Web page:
In addition to providing protection to the public, police also serve at short notice as the Canadian Air & Space Museum found out last September.
Served with an eviction notice two years earlier, the museum started negotiations in March 2012 with the Greater Toronto Airports Authority for relocation to Toronto Pearson International Airport.
With negotiations ongoing, the Society for Mechanical Engineers made a request last summer to the museum for the AVRO Arrow full-scale metal replica to be transported to Mississauga for the Canadian Manufacturing and Technology Show starting late last September.
“They said we will write the cheque for the move, but you have to figure a way of getting it to Mississauga,” recalled Museum Chief Executive Officer Robert Cohen.
A week before the exhibition, Cohen turned to a friend and one of the museum’s biggest supporters – Staff Sergeant Chuck Konkel – for help.
“Within 24 hours, Toronto Police stepped up and four officers from Traffic Services were assigned to the convoy,” he said. “The 42-kilometre move went smoothly in just under four hours.”
Designed as a delta-winged craft without a tail, the Avro Arrow fighter jet was rolled out on October 4, 1957, the same day the Russians launched the Sputnik into space.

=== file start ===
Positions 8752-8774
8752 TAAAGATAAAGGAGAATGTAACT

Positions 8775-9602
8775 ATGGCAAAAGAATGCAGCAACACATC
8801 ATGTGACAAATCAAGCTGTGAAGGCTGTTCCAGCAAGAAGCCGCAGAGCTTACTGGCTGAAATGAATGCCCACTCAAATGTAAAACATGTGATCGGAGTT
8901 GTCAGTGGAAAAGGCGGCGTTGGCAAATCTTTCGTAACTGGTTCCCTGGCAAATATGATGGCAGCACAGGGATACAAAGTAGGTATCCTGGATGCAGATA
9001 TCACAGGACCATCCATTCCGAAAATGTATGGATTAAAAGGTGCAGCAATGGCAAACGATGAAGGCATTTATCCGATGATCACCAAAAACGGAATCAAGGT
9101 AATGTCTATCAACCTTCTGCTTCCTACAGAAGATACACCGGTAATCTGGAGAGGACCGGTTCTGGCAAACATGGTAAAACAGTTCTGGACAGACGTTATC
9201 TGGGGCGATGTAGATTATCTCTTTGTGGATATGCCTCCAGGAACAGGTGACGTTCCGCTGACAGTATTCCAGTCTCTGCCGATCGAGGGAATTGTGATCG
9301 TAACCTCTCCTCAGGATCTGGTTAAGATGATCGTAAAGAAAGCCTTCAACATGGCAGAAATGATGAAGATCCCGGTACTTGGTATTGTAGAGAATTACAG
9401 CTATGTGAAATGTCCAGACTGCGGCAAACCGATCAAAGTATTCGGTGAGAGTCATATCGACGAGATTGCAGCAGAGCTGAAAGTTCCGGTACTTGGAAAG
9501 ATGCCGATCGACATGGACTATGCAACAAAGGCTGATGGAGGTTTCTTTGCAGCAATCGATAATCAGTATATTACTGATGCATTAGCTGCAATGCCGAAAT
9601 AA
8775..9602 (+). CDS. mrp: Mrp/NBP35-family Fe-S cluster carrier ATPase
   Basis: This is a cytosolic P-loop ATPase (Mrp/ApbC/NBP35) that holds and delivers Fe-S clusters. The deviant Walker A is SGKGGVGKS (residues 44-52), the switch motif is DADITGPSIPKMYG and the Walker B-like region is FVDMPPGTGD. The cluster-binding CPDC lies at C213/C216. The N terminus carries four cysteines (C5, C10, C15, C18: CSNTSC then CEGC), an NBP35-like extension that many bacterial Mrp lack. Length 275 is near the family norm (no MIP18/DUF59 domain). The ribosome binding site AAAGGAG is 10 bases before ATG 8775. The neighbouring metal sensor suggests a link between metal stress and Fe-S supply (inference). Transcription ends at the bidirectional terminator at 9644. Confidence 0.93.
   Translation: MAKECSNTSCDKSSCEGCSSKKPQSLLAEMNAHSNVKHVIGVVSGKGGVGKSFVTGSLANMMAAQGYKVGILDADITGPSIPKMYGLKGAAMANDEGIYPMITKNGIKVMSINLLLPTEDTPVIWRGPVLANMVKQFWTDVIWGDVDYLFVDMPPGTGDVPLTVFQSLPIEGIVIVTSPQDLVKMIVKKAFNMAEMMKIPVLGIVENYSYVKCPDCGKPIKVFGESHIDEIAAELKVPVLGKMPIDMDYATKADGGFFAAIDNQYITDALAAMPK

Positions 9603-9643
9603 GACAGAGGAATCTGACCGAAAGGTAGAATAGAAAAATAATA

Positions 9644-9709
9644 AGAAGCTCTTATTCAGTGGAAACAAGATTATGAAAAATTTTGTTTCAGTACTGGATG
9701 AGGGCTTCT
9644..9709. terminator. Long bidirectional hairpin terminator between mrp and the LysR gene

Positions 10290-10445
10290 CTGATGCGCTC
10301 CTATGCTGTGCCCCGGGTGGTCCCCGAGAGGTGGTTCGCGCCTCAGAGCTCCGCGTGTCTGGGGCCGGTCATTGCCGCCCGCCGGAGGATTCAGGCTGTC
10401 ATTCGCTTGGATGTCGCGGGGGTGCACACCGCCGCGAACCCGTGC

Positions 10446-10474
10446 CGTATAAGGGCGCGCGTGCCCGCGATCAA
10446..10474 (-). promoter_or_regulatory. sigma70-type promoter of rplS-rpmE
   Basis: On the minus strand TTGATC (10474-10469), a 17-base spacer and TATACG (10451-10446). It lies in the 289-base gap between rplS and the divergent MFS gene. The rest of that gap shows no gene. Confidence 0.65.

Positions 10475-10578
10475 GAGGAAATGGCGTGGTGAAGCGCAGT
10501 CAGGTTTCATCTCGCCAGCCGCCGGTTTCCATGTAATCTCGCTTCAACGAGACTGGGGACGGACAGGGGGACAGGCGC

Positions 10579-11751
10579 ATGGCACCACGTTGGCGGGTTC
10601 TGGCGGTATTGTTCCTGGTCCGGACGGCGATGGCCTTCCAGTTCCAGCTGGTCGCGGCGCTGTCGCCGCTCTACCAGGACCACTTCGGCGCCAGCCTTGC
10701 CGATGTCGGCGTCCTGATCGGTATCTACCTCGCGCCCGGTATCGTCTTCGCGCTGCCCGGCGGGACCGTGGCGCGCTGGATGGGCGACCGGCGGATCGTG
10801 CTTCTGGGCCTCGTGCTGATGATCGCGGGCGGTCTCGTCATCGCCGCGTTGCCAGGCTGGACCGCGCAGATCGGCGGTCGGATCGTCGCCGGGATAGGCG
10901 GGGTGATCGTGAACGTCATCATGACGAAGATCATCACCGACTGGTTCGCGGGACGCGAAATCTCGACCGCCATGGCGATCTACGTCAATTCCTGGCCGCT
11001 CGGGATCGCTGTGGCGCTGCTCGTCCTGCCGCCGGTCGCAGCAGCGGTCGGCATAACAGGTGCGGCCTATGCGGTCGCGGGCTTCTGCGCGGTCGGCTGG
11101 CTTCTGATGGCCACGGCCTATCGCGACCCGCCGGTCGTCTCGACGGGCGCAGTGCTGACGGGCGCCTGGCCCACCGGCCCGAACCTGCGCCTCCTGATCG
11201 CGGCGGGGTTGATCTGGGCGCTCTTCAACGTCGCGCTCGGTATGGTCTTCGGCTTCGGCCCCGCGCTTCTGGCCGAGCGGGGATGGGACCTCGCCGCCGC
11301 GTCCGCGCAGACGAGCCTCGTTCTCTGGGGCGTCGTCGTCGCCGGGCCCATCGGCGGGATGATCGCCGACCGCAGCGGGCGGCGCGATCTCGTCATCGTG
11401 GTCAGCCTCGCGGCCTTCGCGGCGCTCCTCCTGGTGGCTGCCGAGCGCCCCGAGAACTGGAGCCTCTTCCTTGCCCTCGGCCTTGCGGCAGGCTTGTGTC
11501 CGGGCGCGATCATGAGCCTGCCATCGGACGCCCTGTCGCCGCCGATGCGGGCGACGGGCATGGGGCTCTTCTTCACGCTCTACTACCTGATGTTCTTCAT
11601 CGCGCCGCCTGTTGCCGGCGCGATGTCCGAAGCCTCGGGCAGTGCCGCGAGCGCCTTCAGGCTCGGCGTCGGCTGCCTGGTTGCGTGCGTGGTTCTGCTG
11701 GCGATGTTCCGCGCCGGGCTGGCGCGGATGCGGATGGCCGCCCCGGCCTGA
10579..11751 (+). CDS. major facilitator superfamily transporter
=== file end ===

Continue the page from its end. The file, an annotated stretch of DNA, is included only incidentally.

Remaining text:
The replica is 50 feet wide, 85 feet long and 16 feet high. As a token of their appreciation, Cohen paid a courtesy call on Chief Bill Blair on Feb. 13 to thank the Service and the officers for their assistance.
He also presented a framed photo of the Avro and a DVD of the move to the officers.
“That’s a great gift,” said Blair. “I enjoy the history of aviation in this country and I am grateful that you took the opportunity to come here to acknowledge the time and effort of our guys.”
The officers who led the convoy included Constable Allan Davidson, who has been with the Service for 12 years.
“The planning that the organizing team did for the move was amazing,” he said. “All we had to do was close a couple of roads. It wasn’t too busy that night and the weather was perfect. We thought it would have taken 5-6 hours, but it lasted just under four hours.”
Superintendent Gord Jones of Traffic Services was on hand for the presentations.
“We have the expertise to safely conduct escorts, so we help out whenever we can,” Jones said.